Blind School, 2008

Designed to help blinded servicemen, the workshop’s roots can be traced back to 1908, initially to accommodate eight workers. Twelve years later, new facilities were required as the workforce had increased to twenty.

In 1926, a new purpose-built workshop was opened by Sir H. Kingsley Wood, the Parliamentary Secretary to the Ministry of Health. The workshop was generally known as “The Blind School” to local people, but with the intake of workers from further afield, its official title was to become “Cleveland, Durham & North Yorkshire Institute for the Blind.”

1986 saw the workshop move to another purpose-built location known as Ayresome Industries. Under the Local Authority, the workshop continued to produce a variety of products, employing workers with a range of disabilities from all walks of life.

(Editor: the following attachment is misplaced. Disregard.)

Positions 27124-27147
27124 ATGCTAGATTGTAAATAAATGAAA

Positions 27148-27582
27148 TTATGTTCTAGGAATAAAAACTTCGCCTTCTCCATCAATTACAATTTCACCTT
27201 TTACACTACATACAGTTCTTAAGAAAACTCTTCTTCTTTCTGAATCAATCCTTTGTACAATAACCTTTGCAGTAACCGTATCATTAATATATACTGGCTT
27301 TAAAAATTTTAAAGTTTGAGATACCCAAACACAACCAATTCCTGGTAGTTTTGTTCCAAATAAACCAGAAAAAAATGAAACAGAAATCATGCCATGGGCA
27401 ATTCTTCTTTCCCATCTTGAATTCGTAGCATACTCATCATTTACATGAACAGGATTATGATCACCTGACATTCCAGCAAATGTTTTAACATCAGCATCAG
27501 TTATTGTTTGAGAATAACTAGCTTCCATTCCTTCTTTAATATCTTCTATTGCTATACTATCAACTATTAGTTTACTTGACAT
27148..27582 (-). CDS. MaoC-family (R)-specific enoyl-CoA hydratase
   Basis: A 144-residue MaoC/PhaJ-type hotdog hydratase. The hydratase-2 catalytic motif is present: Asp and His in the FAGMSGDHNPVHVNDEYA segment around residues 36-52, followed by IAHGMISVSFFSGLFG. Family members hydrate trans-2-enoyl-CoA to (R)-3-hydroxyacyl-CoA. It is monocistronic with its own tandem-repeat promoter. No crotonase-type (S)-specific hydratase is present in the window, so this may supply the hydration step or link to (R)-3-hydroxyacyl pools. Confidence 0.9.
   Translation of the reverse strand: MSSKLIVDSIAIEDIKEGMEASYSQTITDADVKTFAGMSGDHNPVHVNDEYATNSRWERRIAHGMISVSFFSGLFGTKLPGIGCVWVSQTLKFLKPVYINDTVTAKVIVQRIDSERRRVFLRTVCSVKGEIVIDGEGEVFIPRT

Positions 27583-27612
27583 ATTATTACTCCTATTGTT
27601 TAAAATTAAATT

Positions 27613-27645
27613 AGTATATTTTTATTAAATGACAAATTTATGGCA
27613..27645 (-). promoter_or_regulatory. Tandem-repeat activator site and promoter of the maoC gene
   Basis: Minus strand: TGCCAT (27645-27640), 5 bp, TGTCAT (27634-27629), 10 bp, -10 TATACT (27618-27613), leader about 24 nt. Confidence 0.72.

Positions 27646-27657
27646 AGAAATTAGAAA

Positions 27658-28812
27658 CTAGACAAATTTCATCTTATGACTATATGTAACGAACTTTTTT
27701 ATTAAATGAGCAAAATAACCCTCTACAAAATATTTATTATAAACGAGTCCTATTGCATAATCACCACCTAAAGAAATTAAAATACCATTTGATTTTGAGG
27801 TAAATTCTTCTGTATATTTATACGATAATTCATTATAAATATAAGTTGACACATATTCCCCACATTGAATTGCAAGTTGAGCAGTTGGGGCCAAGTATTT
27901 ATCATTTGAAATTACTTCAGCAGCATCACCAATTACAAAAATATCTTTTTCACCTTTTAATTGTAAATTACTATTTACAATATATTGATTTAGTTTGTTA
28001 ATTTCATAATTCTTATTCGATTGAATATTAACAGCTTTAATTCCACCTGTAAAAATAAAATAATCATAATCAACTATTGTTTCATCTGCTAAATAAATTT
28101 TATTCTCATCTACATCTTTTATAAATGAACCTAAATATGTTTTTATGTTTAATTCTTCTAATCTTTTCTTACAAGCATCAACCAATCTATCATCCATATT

From its humble beginnings, Ayresome Industries has flourished, returning an operating surplus in 2005 for the first time in its history. Its successes have been well documented in local newspapers and was even introduced in a survey to find 101 great reasons to live in the Tees Valley.

In 2008, I began to record the working lives of the men employed in the workshop. I was inspired to create Blind School so that the workers’ unique characters were captured in print.

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